Billy (far right) and others at G.R.O.W.E.R.S. paint pumpkins for Halloween.G.R.O.W.E.R.S. Inc.
Billy (right) and fellow G.R.O.W.E.R.S. participant Pat rake leaves during the fall season.G.R.O.W.E.R.S. Inc.
Billy Pagoni is refusing to give up on his hopes for a higher education.
Diagnosed with severe autism at 18 months old, 21-year-old Billy has trouble speaking and communicating with others, making it difficult for him to integrate into a typical college environment.
Nevertheless, Billy had always dreamed of attending college, with hopes of one day becoming a professional chef. However, according to his mother, Edith, there are currently no university programs suited to meet his special needs.
In an attempt to fix this educational gap, Billy made a public plea to President Obama in April 2012, asking for his help to enroll in a secondary school. While his video prompted a response from the White House, the Pagonis feel the problem still hasn’t been fully addressed, forcing them to seek more creative routes to further Billy’s educational career.
Now, having just completed his senior year of high school, Billy has enrolled in a special vocational program developed by a Connecticut-based company called G.R.O.W.E.R.S. Inc., where he works in a greenhouse, learning how to tend to plants and herbs.
“What they’re doing is breaking down the skills,” Edith Pagoni, the director of KNEADS, a non-profit social and vocational program for adolescents and young adults with autism, told FoxNews.com. “He works in the gardens now; he does pruning, floral arrangements, and natural herbs…He’s really learning as he’s going, and we’re hopefully developing for him the ability to take an online course for him to be a sous chef.”
A bumpy road to education
In order to provide Billy with a good education growing up, Edith enrolled him in an applied behavioral analysis (ABA) program at Rutgers University, where he learned to read, write and speak. She then had to convince local school systems in Connecticut, where the Pagoni family lived, to incorporate the program into their curriculum.
Later, when the family moved to Naples, Fla., they fought to have the ABA program incorporated in schools there as well.
While growing up in Florida, Billy was inspired to take up baking classes after he went to visit a German bread baker. Ever since then, Billy has wanted to become a professional baker or chef, but when it came time to register him in more specialized, university-level programs, Edith found the options to be incredibly scarce.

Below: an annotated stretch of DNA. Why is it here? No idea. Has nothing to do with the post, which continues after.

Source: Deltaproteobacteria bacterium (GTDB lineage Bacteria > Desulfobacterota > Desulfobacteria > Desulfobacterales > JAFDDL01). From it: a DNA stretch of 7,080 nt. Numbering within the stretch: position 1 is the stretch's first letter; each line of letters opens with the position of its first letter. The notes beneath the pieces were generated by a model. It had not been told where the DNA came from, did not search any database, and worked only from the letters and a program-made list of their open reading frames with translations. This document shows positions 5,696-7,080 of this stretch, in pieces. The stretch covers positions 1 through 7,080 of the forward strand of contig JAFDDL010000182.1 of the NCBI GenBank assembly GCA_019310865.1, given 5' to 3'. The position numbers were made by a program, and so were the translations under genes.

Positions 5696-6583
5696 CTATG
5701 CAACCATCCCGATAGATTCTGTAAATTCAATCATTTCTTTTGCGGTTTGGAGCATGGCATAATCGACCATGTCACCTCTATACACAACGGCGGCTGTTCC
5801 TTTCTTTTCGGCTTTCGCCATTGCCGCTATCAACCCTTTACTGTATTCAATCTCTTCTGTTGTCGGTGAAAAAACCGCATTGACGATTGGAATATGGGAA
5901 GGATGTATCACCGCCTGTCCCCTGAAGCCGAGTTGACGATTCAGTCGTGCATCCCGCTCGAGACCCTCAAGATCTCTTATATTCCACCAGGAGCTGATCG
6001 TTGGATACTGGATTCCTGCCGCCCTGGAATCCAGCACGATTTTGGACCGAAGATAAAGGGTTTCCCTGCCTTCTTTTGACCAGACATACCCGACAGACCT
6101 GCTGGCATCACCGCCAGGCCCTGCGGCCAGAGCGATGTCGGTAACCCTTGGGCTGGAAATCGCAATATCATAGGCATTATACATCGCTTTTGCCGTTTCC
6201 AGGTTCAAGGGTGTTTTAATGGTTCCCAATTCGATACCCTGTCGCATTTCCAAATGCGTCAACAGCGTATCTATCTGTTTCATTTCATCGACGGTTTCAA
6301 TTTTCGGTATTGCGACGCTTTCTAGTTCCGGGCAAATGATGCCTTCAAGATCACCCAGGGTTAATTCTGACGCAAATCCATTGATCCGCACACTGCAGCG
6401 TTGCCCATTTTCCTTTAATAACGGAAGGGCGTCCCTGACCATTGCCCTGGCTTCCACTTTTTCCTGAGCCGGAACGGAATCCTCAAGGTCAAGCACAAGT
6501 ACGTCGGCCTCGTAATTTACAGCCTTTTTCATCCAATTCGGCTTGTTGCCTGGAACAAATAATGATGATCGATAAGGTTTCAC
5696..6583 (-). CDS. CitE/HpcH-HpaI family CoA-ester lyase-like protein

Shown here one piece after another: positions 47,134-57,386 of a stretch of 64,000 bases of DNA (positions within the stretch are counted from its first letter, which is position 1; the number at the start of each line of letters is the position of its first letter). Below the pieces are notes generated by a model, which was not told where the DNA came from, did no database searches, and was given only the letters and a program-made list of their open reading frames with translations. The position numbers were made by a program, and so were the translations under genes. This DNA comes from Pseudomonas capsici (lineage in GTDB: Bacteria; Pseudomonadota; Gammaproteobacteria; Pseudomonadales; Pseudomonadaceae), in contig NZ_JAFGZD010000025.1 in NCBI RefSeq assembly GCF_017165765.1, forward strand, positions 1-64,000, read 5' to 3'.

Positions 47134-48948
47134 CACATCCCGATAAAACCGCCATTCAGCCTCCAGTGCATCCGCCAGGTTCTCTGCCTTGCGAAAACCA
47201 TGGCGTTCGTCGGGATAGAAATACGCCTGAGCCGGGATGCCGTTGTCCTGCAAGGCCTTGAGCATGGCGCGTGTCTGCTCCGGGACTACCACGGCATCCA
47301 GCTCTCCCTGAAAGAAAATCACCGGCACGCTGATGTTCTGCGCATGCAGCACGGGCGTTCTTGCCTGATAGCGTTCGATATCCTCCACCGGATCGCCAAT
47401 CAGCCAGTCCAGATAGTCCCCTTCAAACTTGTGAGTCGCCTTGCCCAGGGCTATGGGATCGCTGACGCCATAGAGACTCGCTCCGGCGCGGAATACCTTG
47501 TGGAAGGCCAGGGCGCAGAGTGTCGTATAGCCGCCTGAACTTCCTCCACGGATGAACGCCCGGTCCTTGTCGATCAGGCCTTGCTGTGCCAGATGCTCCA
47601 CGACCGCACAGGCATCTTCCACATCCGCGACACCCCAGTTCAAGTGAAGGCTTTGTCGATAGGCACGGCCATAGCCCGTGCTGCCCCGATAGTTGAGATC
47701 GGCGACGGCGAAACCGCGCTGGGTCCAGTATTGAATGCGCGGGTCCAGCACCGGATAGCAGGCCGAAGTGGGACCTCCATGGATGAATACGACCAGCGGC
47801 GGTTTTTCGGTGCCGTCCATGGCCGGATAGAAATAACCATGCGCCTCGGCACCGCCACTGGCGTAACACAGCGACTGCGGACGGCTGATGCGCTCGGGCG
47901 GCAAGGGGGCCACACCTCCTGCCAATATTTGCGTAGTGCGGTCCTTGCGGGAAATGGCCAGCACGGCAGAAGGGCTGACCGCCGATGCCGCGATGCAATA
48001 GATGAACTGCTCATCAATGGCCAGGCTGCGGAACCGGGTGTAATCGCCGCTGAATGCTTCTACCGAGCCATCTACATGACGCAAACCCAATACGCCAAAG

“They tell me there’s no place for him,” Pagoni told FoxNews.com in 2012 about the search process. “He [went] to school every day, he [got] A’s in a specialized curriculum, but he’s being denied a post-secondary experience.”
Feeling as though Billy had little to no opportunities to attend an institution for higher learning, the Pagonis appealed to an unlikely source: the President of the United States. In a video posted to Facebook, Billy read from a letter addressed to the Commander in Chief, imploring him to create opportunities for himself and other autistic individuals.
“Dear President Obama, my name is Billy Pagoni,” Billy recited. “I want to be a baker. I am a great student. I never miss a day of school. I get A’s on my report card. Please, can you help me go to college? I am an American. I am autistic.”
The video garnered attention from people all over the world, as well as feedback from a White House spokesperson, who provided Edith with a list of colleges that offered educational programs for autistic students. However, after meeting with these colleges, Edith found their programs to be more geared towards those with high functioning autism, such as Asperger’s syndrome – and since Billy had a more severe form of the disorder, he couldn’t quite fit in.
As a result, Edith was forced to find alternative solutions to meet Billy’s educational needs.
Growing with G.R.O.W.E.R.S.
Fortunately, Billy was able to get a glimpse of the college experience when his family moved back to Connecticut and enrolled him in a special program at Quinnipiac University in Hamden. There, he was able to finish his senior year of high school while living on campus and learning how to function on his own.